Caroliniana Columns
Newsletter of the University South Caroliniana Society
Spring 2001
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From Washington Offices to Archival Collections: the Papers of Mark Sanford and Richard W. Riley

A positive working relationship between archivist and donor helps ensure the smooth transition of materials from public office to archives. Modern Political Collections recently worked with the Washington, D.C., offices of South Carolina Congressman Mark Sanford and Secretary of Education Richard W. Riley to coordinate the transfers of their materials to the Library.

Mark Sanford was elected to South Carolina's First District seat in the United States House of Representatives as part of the historic "class of 1994." Central to his campaign was a commitment to limit his time in Congress and serve no more than three terms; keeping his promise, he retired at the expiration of his third term in January 2001.

In 1999 Sanford pledged his papers to Modern Political Collections; since then Library staff members have made several trips to Washington to meet with Sanford and key members of his staff to discuss the kinds of records the Library hoped to acquire at his term's end. The Library also provided Sanford's staff with a brochure, Closing a Congressional Office: A Guide to the Disposition of Official Papers and Records, as an aid to determining which records have long-term historical value. As a result of this partnership, the congressman's staff sent periodic shipments of material to the Library during the year 2000 and in January of 2001. The staff of Modern Political Collections inventoried the material as it was received, and this inventory now forms the basis of the collection's finding aid. The Sanford Collection stands at more than 110 linear feet and comprises legislative topical files, constituent mail, travel and scheduling files, clippings, campaign materials, and personal records. Formats include textual files, audio and videotapes, and photographs.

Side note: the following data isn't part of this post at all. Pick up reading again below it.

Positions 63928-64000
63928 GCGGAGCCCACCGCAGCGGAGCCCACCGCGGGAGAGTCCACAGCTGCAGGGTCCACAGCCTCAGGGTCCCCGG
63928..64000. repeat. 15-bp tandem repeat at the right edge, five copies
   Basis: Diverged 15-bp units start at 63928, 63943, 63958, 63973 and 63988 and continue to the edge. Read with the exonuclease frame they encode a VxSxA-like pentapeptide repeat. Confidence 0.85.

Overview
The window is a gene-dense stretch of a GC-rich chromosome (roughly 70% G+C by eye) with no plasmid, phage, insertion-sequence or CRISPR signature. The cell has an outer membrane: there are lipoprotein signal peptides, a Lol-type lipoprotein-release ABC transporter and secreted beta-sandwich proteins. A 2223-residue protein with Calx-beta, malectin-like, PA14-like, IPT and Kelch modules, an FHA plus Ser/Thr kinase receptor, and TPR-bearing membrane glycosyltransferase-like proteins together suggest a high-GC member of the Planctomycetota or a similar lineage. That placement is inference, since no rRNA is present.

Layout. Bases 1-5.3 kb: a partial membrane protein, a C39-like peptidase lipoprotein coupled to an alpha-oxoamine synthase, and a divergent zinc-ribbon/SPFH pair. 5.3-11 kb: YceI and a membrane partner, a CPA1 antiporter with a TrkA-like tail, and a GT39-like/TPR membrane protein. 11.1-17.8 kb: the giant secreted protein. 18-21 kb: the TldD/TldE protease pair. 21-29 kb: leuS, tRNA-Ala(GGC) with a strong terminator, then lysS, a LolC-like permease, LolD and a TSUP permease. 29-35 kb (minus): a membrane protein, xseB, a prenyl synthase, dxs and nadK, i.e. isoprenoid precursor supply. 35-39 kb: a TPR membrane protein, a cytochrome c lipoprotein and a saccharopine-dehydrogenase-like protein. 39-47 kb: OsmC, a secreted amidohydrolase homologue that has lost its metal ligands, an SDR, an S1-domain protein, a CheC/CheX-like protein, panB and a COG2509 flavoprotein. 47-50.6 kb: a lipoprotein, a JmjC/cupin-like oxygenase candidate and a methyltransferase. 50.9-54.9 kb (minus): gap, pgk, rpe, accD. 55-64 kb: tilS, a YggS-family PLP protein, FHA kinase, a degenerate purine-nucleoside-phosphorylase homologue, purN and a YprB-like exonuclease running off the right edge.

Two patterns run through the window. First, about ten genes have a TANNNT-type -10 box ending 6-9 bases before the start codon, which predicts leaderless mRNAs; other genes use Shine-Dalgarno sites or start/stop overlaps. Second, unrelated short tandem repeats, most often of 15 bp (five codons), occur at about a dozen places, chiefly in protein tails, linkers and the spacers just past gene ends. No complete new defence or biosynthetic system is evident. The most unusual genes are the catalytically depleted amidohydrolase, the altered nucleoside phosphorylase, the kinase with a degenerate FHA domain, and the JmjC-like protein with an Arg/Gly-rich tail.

A similar procedure was followed regarding the papers of Richard W. Riley as he closed out his distinguished eight-year tenure as Secretary of Education in January 2001. In this case, the materials received were additions to an established Library collection that includes records from Riley's service in the South Carolina General Assembly and as governor of South Carolina, as well as campaign and other personal papers.

The Riley and Sanford Collections are a key part of the holdings of Modern Political Collections. When processed, they certainly will prove to be important resources for researchers in years to come.

--Kate Moore

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